2. Donate to a library or historical society- Just like your successor, the society that gets your research should receive organised and searchable files. Your research will be available to hundreds of others (hopefully), so make it workable. Type up what you can so your handwriting doesn't need to be decifered. Type transcriptions for handwritten items and keep both together. Make copies if you plan to donate to several parties and organise them in boxes labelled for each party. Find out if they have a digital library and what format they prefer. Investigate their storage capability. If the storage closet that occasionally floods is where they'll keep your records, now is the time to start a movement for better storage and updated systems. Get involved in the preservation of records and help the community to raise funds for a crumbling library now before your records are in the mouldy basement next to the decayed books of yesteryear. And again, specifically will those copies to the societies so that your executor knows what to do with your research and gives legitimate claim to your property to the right people.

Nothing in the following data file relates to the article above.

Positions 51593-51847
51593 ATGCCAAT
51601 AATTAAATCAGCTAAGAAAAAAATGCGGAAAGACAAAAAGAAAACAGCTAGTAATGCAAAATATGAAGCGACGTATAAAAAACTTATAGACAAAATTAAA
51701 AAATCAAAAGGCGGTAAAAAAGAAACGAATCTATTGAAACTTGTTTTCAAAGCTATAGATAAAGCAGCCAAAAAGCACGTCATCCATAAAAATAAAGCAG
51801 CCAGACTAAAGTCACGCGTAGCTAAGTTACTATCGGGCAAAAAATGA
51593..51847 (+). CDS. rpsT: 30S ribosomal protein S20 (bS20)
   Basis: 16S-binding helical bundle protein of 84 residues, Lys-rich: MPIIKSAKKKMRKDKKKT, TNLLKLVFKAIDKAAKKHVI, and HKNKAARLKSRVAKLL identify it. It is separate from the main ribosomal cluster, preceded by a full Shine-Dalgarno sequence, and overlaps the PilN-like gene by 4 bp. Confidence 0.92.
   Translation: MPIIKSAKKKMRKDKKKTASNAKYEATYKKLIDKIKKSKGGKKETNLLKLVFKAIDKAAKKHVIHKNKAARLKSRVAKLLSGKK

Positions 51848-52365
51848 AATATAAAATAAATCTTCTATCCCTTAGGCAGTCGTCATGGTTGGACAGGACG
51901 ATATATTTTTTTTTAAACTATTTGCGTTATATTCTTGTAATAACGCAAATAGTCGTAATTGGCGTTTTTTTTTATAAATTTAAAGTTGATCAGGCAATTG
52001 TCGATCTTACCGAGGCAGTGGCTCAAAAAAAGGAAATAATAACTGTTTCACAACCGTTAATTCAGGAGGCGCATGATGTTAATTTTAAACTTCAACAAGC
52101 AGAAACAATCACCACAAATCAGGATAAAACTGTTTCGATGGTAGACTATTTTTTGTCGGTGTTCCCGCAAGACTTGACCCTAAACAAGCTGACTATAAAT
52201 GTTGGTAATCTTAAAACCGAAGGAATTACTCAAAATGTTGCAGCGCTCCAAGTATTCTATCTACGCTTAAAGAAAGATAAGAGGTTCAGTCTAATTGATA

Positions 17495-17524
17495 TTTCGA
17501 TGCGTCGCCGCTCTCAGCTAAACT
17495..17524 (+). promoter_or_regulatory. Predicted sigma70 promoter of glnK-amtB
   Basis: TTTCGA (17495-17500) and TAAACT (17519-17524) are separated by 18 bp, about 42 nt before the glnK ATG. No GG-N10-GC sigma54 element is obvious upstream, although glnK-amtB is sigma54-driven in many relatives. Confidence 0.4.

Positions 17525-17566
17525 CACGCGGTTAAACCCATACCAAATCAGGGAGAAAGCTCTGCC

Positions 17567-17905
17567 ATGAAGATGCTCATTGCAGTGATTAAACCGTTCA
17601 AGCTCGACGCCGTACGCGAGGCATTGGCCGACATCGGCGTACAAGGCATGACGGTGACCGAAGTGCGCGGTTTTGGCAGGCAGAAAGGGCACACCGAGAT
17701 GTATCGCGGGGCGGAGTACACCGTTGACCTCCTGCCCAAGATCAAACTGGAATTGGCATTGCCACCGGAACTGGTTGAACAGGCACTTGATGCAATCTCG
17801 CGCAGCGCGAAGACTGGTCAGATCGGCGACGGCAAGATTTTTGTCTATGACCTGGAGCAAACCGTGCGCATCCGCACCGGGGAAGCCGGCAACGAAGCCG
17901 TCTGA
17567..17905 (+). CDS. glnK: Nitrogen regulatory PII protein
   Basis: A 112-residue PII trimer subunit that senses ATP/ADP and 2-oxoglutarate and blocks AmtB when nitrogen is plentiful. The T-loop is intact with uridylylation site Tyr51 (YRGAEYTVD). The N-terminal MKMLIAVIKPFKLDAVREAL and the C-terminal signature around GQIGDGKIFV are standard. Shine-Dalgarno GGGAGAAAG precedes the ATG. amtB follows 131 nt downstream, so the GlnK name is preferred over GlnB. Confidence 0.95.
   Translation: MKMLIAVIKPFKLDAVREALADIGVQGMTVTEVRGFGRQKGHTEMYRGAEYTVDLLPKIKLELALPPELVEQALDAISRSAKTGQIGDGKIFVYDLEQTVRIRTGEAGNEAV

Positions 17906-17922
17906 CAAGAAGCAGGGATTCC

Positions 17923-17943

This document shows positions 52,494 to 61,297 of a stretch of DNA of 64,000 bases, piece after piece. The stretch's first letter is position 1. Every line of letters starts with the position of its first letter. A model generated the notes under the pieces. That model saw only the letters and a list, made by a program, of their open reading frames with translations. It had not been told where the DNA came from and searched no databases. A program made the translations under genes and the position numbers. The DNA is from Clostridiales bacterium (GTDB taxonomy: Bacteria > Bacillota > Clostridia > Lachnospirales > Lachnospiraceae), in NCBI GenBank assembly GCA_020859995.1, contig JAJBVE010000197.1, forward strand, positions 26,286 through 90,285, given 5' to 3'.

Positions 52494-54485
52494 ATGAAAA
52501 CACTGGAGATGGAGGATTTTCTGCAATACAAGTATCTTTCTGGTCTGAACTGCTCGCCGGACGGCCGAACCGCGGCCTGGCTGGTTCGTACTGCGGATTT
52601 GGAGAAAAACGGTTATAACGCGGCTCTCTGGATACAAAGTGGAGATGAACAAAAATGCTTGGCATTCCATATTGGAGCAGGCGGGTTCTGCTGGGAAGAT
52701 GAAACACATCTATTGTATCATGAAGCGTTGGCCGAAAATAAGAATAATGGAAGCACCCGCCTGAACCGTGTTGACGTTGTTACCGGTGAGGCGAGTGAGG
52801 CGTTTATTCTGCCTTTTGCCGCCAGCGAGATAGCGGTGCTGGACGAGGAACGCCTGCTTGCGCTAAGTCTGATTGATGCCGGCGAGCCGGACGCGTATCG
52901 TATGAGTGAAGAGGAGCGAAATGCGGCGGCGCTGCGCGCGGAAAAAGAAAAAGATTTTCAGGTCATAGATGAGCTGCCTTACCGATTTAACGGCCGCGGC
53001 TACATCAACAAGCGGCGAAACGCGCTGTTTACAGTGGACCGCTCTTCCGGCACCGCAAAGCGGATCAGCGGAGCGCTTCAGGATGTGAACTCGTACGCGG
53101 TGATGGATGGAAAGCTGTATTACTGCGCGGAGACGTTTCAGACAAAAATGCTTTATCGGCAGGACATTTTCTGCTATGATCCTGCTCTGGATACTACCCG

3. Write a book- Why not write your history down in a book? They make great gifts. Even people not into genealogy might want one to show to relatives or display for posterity. You can do it in chronological order. It can be a simple register of names and dates for further research. You can add photos (make sure to follow all copyright laws and get permission from owners for publication of photos you didn't create). Add stories and narratives from family (again ask for permission). Before you even number the pages of this book, you need to know what it's going to be about. How much you plan to include. My surname books will not include living members for privacy reasons. I plan to allow for publication of updates as family passes. This is something I would need a successor to accomplish, as I don't want to be in a constant state of republish. But this is the stuff you have to plan for. Your tree will always be growing, so waiting for it to be done to make your book will be interminable. Pick your stop point. Figure out how you want to publish. Will you use an online publisher? Is there a minimum number required to publish or is it on demand? Do you want someone to make a hand-crafted book? I saw a publisher on Etsy that will take old fabrics like clothes and blankets to make the paper that they print the books on.... how cool would it be to take that tattered baby blanket and make a family book out of it? And what about the cost: are you going to front the bill or do you expect family to chip in?